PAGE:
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Thread: Mount Washington hike this weekend

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    Default Mount Washington hike this weekend

    Hello,

    My buddies and I are hiking Mount Washington this coming weekend 12/6 and I have a few questions im hoping someone can help out with.

    We have hiked to the summit on different trails probably 15 times over the years however I havent gone this late in the year (We last went end of October 08).

    I am thinking of taking one of the trails at the Pinkam Notch entrance on the East side and was wondering which trails do people recommend from there and why? Also I see one of the trails hits the auto-road in a couple of spots and was wondering what the name of that trail might be.

    Also does the Pinkham Notch center have trail maps?

    I think we are set as far as gear goes with Compass, Snow shoes, Gators, Crampons, goggles, layers etc and one of us might bring a rope but if there is anything else you recommend for a summit hike please let me know.

    Thanks very much in advance for your help!
    Jason

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    I'd probably ditch the rope for an ice axe, but both are pretty useless if you don't know how to properly use them. Ask at Pinkham Notch, but I'd guess you won't need snowshoes....there's not enough snow. Actually, almost nobody uses snowshoes when leaving from Pinkham. Tuckerman Ravine Trail is packed and you don't need snowshoes above treeline.

    Unless you want to make your hike twice as long as it should be, don't go near the Auto Road.

    Your only real option is Lion's Head. Tuckerman Ravine is full of water ice and slowly filling with snow.

    Honestly, you're in for a big surprise. Mount Washington isn't the same now as it was in October. From your brief post I'd guess you are not prepared for a full winter ascent. Maybe shoot for a hike to the base of Tuckermans. It will be challenging and give you a small taste of Mount Washington in the winter.
    Bill
    Next up: Vermont City Marathon: May, 2011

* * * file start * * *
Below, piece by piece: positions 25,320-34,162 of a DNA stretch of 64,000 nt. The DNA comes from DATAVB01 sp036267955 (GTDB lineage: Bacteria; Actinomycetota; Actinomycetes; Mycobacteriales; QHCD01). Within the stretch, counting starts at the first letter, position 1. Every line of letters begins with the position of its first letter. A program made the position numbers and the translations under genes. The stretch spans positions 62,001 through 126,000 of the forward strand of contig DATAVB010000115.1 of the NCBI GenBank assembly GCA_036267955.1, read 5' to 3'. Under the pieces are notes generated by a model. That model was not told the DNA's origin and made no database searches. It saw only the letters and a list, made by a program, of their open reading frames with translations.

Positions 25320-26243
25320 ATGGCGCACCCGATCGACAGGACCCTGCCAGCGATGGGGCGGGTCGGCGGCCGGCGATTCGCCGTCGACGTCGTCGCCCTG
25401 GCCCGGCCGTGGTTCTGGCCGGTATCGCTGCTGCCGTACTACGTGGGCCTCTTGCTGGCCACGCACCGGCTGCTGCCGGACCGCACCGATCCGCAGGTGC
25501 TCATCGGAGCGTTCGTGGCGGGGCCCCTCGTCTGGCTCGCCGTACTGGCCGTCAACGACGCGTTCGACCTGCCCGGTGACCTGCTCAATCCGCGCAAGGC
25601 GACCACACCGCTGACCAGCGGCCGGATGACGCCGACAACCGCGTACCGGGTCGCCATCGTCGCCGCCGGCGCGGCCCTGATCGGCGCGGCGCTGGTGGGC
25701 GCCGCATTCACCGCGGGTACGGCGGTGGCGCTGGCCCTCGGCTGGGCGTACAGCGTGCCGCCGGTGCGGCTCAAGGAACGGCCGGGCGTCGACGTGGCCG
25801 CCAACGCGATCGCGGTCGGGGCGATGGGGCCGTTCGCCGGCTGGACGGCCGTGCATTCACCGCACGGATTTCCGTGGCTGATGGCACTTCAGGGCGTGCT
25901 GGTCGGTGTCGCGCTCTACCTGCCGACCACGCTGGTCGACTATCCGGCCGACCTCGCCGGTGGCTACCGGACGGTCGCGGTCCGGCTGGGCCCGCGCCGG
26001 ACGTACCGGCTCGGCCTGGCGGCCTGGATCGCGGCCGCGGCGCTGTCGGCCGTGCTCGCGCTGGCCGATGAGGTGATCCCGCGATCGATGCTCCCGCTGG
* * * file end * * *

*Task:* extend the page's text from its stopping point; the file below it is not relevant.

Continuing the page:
EasternLight

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    Wink

    As Bill says, most people do winter climbs from Pinkham. Two main reasons: the Tuckerman fire road is usually packed down (so no snowshoes needed), and you're on the east or leeward side of the mountain. Practically speaking, your only option is the Lion's Head trail. I don't know if they've switched it from its summer route to its winter route yet (they do that early winter because of avalanche danger on the summer route), but either way, be prepared for some very steep climbing with ice axe and crampons. It will probably be icy after the precip mix we've had lately.

    The other routes on the east side are either long and arduous in winter (Boott Spur, Glen Boulder, Nelson Crag) or technical (Huntington Ravine).

    Ammonusuc Ravine and Jewell on the cog railroad side (west) are sometimes a doable approach in winter but very exposed to winds and require snowshoes (usually) and crampons (almost always). Those are only practical if the road is open to the cog.

    If you're going to give it a try, I'd definitely go up Lion's Head. See how you like that 1000 vertical feet that you climb in less than half mile after you leave the fire road. That might well be enough of a taste of Washington in winter!

    And, oh yes---the Obs forecast calls for wind chills in the minus 20 to 30 degree range Sat. a.m.! Might want to wait for better conditions.

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    Default mw

    Trail info has pretty much been covered - to answer one of your original questions - yes pinkham notch has all the maps you'll need as well as a scale model of the mountain showing trails and lots of up to date weather and wind information - best to stick with tucks to lionhead this time of year as others have said. Expect full winter conditions - don't be afraid to turn back if needed - the mountain will always be there.
    Good luck,
    Tim

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    Great information and suggestions guys I really appreciate it. I also got an ice axe as Bill suggested. Looks like Lions head it is. I'll write back after the hike.

    Thanks again
    J

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    Quote Originally Posted by jason View Post
    Great information and suggestions guys I really appreciate it. I also got an ice axe as Bill suggested. Looks like Lions head it is. I'll write back after the hike.

    Thanks again
    J
    Somebody at an outdoor store should be able to help. You might call it a mountaineering axe, opposed to the kind used to climb vertical water ice. Proper length is important.
    Bill
    Next up: Vermont City Marathon: May, 2011
    EasternLight

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